I noticed how graduates and undergraduates struggle to fit into the right place for interns, most graduate or undergraduate just apply for internship anywhere not minding if it’s in line with what they want to do, simply because they just want to get busy.

That was how interns was birthed, to help connect graduate and undergraduate with the right company that will allow them to grow, develop and advance their professional goals/career.

6. ‎ An accessory you can’t leave home without?

My phone please.

7. ‎How has internship opportunity been able to help people with placement?

It has been helpful to people especially in this pandemic, graduate and undergraduate have gotten paid interns opportunity in different states via our platform.

8. ‎What was growing up in a Nigerian home like for you? Did it in anyway contribute to everything you do now?

Growing up in a Nigerian home is one of the best though it wasn’t all rosy. Because I lost my dad at a very tender age, growing up was just with my mum and siblings..and yes it has contributed alot.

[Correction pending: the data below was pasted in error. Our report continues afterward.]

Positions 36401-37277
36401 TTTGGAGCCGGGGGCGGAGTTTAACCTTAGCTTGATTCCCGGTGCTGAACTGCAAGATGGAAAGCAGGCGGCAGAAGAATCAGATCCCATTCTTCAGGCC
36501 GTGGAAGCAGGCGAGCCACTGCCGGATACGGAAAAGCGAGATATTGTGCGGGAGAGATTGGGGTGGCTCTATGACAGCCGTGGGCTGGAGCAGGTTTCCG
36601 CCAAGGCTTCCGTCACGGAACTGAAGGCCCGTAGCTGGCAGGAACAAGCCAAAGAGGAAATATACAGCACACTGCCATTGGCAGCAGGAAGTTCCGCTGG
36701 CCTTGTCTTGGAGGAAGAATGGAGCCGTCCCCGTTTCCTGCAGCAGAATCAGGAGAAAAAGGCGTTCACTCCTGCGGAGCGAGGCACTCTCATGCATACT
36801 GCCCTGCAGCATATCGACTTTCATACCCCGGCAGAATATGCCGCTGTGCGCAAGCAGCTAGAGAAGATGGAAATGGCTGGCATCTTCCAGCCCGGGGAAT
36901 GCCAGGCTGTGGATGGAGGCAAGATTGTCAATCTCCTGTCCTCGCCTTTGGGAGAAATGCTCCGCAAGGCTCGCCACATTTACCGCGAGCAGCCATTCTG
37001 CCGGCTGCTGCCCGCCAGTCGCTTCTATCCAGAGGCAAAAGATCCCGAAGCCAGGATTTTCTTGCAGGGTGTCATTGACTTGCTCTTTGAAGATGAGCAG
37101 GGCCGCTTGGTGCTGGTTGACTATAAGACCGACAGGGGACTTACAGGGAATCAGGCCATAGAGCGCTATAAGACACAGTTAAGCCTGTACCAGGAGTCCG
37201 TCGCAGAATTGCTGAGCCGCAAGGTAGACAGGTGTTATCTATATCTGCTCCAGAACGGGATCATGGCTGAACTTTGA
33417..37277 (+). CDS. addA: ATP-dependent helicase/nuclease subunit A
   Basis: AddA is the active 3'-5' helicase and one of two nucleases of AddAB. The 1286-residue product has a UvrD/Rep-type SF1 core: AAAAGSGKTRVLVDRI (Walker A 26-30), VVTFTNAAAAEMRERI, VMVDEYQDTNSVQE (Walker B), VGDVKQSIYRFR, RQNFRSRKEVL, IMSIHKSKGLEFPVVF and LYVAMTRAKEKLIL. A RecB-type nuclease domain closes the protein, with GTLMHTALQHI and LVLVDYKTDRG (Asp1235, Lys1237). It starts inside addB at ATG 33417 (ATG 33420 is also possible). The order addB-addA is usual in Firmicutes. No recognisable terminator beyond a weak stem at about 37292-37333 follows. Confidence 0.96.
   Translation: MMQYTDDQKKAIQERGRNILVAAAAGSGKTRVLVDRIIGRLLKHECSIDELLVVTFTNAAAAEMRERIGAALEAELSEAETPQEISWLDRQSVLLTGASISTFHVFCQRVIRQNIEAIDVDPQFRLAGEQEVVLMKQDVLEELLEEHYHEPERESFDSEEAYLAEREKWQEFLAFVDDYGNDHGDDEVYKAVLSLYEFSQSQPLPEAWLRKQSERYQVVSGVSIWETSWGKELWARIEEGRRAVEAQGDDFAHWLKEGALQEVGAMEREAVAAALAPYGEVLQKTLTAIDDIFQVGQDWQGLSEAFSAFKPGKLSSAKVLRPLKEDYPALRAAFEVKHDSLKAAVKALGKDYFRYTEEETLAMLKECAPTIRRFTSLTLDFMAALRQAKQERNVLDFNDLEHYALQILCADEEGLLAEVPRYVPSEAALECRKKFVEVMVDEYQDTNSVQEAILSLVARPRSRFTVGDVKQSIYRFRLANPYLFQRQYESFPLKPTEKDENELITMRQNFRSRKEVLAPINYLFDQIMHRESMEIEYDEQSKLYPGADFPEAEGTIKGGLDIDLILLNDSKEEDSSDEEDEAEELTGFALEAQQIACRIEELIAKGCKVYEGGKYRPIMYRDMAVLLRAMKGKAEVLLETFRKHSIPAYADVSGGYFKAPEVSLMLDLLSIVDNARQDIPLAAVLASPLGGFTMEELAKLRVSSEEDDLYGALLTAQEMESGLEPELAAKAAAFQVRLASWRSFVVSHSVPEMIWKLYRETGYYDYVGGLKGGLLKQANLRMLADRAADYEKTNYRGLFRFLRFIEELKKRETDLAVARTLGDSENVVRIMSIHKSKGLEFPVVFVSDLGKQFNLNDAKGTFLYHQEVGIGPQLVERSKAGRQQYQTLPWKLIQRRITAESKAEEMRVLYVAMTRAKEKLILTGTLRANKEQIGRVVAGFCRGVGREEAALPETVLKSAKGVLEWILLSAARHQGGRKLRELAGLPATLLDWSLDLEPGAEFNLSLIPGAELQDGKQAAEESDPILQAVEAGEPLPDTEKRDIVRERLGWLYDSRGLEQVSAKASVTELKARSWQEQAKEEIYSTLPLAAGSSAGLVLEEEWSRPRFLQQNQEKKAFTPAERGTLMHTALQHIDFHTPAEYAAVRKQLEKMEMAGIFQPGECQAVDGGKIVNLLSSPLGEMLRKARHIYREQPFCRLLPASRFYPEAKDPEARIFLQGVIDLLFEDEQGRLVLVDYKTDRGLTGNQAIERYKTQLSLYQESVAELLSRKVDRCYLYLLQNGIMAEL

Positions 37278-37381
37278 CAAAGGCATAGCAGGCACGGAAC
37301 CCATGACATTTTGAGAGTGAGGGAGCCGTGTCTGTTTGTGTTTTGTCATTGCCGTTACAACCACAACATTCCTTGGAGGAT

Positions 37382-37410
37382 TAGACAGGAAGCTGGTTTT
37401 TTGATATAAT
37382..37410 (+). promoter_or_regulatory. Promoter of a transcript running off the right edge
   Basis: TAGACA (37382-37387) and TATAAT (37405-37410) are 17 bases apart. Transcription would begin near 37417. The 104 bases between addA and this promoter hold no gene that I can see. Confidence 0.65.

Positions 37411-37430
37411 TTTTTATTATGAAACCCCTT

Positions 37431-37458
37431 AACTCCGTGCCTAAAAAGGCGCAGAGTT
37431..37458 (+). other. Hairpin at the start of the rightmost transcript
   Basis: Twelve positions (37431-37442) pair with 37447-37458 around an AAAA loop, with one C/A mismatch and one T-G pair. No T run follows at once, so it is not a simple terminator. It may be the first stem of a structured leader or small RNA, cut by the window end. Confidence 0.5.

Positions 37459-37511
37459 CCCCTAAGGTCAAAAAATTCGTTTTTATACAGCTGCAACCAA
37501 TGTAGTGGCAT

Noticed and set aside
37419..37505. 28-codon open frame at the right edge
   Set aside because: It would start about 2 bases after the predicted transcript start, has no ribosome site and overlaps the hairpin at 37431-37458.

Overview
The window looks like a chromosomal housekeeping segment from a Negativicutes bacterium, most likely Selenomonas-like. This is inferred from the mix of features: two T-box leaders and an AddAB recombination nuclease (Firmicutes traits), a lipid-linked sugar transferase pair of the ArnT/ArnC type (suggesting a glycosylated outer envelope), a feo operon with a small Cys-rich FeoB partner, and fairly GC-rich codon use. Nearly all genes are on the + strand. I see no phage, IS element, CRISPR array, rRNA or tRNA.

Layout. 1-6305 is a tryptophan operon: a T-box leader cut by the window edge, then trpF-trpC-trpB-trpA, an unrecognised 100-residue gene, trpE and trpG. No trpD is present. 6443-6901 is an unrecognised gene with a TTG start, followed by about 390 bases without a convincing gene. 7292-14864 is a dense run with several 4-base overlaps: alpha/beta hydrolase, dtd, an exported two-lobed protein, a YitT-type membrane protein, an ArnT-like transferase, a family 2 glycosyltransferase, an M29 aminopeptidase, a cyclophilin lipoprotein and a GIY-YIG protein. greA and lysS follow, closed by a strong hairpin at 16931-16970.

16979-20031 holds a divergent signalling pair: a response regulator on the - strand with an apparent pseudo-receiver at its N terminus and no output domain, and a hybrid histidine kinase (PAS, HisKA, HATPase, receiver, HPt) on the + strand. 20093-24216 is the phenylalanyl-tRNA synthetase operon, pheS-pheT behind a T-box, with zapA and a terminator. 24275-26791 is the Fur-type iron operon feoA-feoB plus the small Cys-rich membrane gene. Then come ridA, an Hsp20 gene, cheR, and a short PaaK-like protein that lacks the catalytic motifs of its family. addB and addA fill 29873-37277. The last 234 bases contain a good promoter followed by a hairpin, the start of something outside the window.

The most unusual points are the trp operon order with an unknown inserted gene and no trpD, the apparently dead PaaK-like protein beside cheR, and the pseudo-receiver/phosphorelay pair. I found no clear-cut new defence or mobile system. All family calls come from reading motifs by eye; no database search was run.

My dad taught me not to be dependent on anyone and it has helped me alot, I started having passion for business at age 9, when I return from school I joyfully hawk pure water and the likes in the market, which made me have a business mindset from early stage.

After secondary school it continued, but this time I applied for a job and I got it which also helped my marketing skills, people management etc today by God’s grace I have a business of my own and all I went through contributed to what I am and do today.

9. ‎What are the challenges you faced when you started the gift shop and internship opportunity? Do you still experience them? And also how were you able to overcome them?